Happy New Year to my dears readers! You have not heard from me since Christmas, but I’m still around. My schedule for the near future promises to be freer than it has been for the past several months, so I hope to produce more content. This content will include my top five anime from 2018, a run down of what I watched for Fall 2018, and what I intend to watch this season. (So far, Boogiepop and Others, The Promised Neverland, and The Rising of the Shield Hero have caught my attention.) Two of those posts are late indeed, but better late than never!
In the current post, I want to encourage everyone to watch Angolmois: Record of the Mongol Invasion. Angolmois came out during the summer of 2018, but I did not discover it until December of last year. I love samurai anime, especially those with a strong core of bushido. Angolmois does not disappoint on this score as it drips with the virtues of the samurai. Any fan of samurai anime or medieval action would do well to pick up this anime.
The scenario for this display of samurai excellence concerns the Mongol invasion of Japan in 1274. Their first target is the island of Tsushima, which they hope to use as a waypoint on their way to Kyushu and as a means of seasoning their green troops. Our heroes are a bunch of captive ronin (Even though all anime aficionados know what ronin means, Crunchyroll translates this word as “exiles.”) who manage to overcome their guards upon a storm-tossed sea. Surviving the storm, they direct their ship to the nearest land: Tsushima. Lady Teruhi greets these ronin and offers hospitality, but the ronin soon find themselves impressed into the coming war against the Mongol hordes.
Kuchii Jinzaburo, a master swordsman and former high ranking samurai, accepts the defense of this island as his fate and quells the initial discontent felt by the ronin. On one hand, it might seem odd for these disparate individuals to become so enthusiastic in defense of Tsushima. On the other hand, they cannot expect anything but death or enslavement at the hands of the invading Mongols, and what man would be so indifferent to the dangers faced by his country as to shirk the duty of fending off invaders? Even the pirate Onitakemaru feels obliged to take a part in the campaign.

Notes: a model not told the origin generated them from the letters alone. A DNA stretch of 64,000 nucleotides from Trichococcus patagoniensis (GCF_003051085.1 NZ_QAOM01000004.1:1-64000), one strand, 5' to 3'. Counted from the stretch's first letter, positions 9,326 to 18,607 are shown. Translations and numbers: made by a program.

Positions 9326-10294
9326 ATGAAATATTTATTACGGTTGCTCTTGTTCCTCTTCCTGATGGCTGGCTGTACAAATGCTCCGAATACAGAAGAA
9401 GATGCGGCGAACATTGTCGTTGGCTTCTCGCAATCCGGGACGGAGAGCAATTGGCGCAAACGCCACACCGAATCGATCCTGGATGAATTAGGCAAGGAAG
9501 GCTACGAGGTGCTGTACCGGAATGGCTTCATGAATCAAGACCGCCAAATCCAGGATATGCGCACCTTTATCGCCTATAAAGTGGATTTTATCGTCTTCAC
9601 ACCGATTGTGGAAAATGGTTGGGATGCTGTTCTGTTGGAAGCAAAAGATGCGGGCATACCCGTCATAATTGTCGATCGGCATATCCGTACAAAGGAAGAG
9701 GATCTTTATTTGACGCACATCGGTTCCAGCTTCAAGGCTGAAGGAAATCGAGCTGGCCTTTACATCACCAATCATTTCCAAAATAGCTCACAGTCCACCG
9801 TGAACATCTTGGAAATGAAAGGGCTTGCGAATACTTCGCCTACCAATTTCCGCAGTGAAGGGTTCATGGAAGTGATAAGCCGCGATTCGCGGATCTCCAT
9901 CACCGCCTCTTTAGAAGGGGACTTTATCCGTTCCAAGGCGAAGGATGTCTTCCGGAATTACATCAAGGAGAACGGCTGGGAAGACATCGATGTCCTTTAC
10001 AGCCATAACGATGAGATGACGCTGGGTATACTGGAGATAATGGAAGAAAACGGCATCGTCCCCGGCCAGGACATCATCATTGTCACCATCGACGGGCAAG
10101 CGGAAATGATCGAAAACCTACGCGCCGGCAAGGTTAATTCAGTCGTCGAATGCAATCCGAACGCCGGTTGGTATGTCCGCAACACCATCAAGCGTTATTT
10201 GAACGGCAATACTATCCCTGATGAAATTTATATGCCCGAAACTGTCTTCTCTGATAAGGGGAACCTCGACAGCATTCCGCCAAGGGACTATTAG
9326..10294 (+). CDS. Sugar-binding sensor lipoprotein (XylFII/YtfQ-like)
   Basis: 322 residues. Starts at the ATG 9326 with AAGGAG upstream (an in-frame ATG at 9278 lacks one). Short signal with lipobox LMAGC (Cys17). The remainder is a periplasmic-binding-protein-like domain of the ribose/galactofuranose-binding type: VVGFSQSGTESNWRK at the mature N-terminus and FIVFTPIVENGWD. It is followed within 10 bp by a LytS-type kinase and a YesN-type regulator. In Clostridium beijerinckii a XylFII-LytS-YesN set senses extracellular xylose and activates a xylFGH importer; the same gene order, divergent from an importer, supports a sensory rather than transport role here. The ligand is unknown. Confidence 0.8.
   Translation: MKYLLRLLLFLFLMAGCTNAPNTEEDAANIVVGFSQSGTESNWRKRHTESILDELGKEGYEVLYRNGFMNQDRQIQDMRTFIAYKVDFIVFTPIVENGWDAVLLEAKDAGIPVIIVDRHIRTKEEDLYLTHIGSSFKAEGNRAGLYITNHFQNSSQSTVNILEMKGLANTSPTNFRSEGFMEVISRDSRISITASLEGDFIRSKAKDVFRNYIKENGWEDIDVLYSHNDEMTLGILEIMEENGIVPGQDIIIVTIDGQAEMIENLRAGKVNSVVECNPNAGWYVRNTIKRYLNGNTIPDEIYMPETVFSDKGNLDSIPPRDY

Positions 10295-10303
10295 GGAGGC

Princess Teruhi and Jinzaburo face impossible odds in holding off the invading Mongols. Their main goal becomes the survival of Teruhi’s people and to prevent their subjects’ enslavement. These high stakes make for gripping action and battles, especially because no one seems immune from the Grim Reaper’s scythe. I also love the realistic feel of the combat. True to history, the bow is shown as the primary weapon of the samurai class; though we are treated to some nice hand-to-hand combat as well. The sword gained prominence during the Sengoku Jidai (the time from the middle of the 15th century to the beginning of the Tokugawa Period in 1603) as the weapon symbolizing the samurai class. And, I like how Angolmois properly refers to the Japanese swords of the 13th century, the forerunners of the katana, as tachi.
If you choose to watch Angolmois, you’re in for a story of high adventure, high stakes, and heartache. The story is so riveting that gathering pictures for this post make me want to watch it again! The action tends to be quite violent and realistic with samurai oft shearing the heads off of their foes. (Occasionally, much tenderness is shown towards the head of a fallen warrior in a way that is strangely touching and really immerses one into the period.) On the plus side, there is very little fanservice, though there is one scene with brief nudity.